// Allocate new defer+args.
		systemstack(func() {
			total := roundupsize(totaldefersize(uintptr(siz)))
			d = (*_defer)(mallocgc(total, deferType, true))
			d.siz = siz
			d.link = gp._defer
			gp._defer = d
			return d

A little later, deferreturn will be called at the return point of the ‘parent’ function.

It gets the current goroutine, and checks whether there are any deferred functions. If a deferred function is detected, a call to runtime.jmpdefer will be executed, which will jump to the deferred function, and execute it as if it had been called at that point.

The deferreturn is called again and again, until there are no more deferred functions, and jmpdefer can flip the Program Counter over to the current function.

func deferreturn(arg0 uintptr) {
	gp := getg()
	d := gp._defer
	if d.openDefer {
		done := runOpenDeferFrame(gp, d)
		if !done {
			throw("unfinished open-coded defers in deferreturn")
		gp._defer = d.link
	fn := d.fn
	d.fn = nil
	gp._defer = d.link

	_ = fn.fn
	jmpdefer(fn, uintptr(unsafe.Pointer(&arg0)))

Finally, we can see that the freedefer is responsible for cleaning up all defers as they’re being executed.

// Free the given defer.
// The defer cannot be used after this call.
func freedefer(d *_defer) {
	if d.fn != nil {
	if !d.heap {
	// These lines used to be simply `*d = _defer{}` but that
	// started causing a nosplit stack overflow via typedmemmove.
	d.siz = 0
	d.started = false
	d.openDefer = false
	pp.deferpool[sc] = append(pp.deferpool[sc], d)

Items placed on the deferpool will be cleaned up by the GC as seen here.

How many defers could we run?

What do you think will happen by running the following piece of code?

package main

import "fmt"

func main() {

func f() {
    defer f()

If you read my previous piece on goroutines, you could guess that the defer chain of the main goroutine, will eventually run out of stack size; and you’d be right! After a few moments you’d be hit by

#  64-bit stack frames have max size of 1GB
runtime: goroutine stack exceeds 1000000000-byte limit
runtime: sp=0xc020108378 stack=[0xc020108000, 0xc040108000]
fatal error: stack overflow

If we include a simple counter, we see that we can fit nearly 4.8 million defers (4’793’476 to be exact) per stack frame.

How costly are defers?

Well, it’s easy to find out!

Many of the operations that you’ll encounter in your daily work are constrained not by Go, but by the host system, such as hardware specs, or kernel limits.

For example, the Linux kernel will limit the max file descriptors, you can check on this limit using cat /proc/sys/fs/file-max.

The limit is enforced here and should work out to about ~10^5.

void __init files_maxfiles_init(void)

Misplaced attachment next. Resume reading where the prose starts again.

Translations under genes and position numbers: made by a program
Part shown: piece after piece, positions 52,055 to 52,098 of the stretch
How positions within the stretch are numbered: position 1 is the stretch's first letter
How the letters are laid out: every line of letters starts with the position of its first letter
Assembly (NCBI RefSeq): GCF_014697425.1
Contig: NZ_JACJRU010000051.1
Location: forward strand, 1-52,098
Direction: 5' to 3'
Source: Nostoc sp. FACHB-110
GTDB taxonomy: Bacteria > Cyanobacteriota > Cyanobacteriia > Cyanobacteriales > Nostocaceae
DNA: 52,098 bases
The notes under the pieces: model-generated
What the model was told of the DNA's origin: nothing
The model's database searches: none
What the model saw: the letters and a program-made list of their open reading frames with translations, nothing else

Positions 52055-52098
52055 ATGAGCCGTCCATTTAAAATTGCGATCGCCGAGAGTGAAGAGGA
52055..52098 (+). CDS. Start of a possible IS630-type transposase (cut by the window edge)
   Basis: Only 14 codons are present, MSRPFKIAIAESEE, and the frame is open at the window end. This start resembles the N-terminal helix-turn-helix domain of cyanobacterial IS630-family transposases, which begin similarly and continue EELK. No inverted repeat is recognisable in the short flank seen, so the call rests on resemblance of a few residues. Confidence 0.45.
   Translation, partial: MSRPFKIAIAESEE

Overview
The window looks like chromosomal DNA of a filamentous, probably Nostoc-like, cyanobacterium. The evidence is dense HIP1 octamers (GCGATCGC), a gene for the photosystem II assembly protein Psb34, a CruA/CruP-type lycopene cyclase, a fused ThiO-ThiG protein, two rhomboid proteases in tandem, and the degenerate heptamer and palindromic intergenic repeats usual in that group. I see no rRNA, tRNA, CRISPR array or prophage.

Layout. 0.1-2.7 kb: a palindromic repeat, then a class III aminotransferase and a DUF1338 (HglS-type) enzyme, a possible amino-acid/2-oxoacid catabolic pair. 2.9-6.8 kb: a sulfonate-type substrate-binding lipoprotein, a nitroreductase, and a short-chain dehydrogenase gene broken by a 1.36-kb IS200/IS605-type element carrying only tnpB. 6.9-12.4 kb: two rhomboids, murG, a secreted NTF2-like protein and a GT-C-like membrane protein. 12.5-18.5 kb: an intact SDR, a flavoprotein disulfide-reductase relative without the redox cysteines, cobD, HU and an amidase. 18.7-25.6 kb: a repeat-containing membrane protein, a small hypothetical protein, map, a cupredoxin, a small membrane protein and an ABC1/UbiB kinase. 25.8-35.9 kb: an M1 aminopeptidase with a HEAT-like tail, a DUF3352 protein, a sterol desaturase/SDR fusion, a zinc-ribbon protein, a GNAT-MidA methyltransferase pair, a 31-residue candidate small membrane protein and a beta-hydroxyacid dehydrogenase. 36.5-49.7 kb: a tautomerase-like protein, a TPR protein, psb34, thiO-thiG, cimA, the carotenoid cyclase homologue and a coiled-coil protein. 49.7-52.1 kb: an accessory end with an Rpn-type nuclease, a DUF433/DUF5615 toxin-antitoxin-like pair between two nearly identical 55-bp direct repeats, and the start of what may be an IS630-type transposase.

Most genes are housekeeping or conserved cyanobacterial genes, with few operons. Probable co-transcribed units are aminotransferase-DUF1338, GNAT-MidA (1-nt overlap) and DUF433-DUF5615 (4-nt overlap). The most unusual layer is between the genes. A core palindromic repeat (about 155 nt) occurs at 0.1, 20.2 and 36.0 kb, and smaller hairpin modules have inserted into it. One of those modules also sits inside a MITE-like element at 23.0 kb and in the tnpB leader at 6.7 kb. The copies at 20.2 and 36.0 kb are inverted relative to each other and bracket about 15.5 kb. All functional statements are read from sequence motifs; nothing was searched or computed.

unsigned long n;
	unsigned long nr_pages = totalram_pages();
	unsigned long memreserve = (nr_pages - nr_free_pages()) * 3/2;

	memreserve = min(memreserve, nr_pages - 1);
	n = ((nr_pages - memreserve) * (PAGE_SIZE / 1024)) / 10;

	files_stat.max_files = max_t(unsigned long, n, NR_FILE);

So, let’s try to measure defer performance in a straightforward task :

  • Open as many files as possible
  • Allocate one defer for each, using the following code snippet.
  • Read one file at random (to avoid any optimizations of files closing before their time)
  • Execute all those defers
// for i in {0..N}; do touch "file-${i}.txt" ; done

func main() {
	N := 250_000
	for i := 0; i < N; i++ {
		file, err := os.Open("../testdata/" + "file-" + strconv.Itoa(i) + ".txt")
		if err != nil {
		defer file.Close()

		files = append(files, file)

	fmt.Println("Opened all files; length of array is :", len(files))

	r := rand.Intn(N)
	scanner := bufio.NewScanner(files[r])
	for scanner.Scan() {
		fmt.Println("Reading file", r)


On a mid-end MacBook Pro, opening 250k files and as executing as many defers is completed in less than a second. It consumes about 80MB of real memory and 500MB of virtual memory.

On an older Linux laptop, opening 700k files and executing the defers takes 4.5sec, and consumes about 226MB of real memory and 860MB of virtual memory.

$ time go run main.go
Opened all files; length of array is : 250000
go run main.go  0.90s user 2.02s system 107% cpu 2.715 total

$ time go run main.go
Opened all files; length of array is : 700000
go run main.go  4.51s user 2.75s system 105% cpu 2.125 total

I hope you agree with me in saying that the defers themselves are preetty cheap.


That’s all from me today!

We saw the _defer struct itself, and explained what’s an open-coded defer and the latest Go 1.14 optimizations.

We examined how defer calls are translated to machine code, and how defers are created, scheduled and executed.

Finally, we ran a few benchmarks to see the overhead of defers; on a 64-bit system you can fit ~480k “empty” defers per stack frame. Honestly it’s a little unlikely that they’ll be causing any performance headaches on their own.

I hope you learned something new, and have some waypoints to start digging around the Go source.

Until next time, bye!

Written on June 15, 2020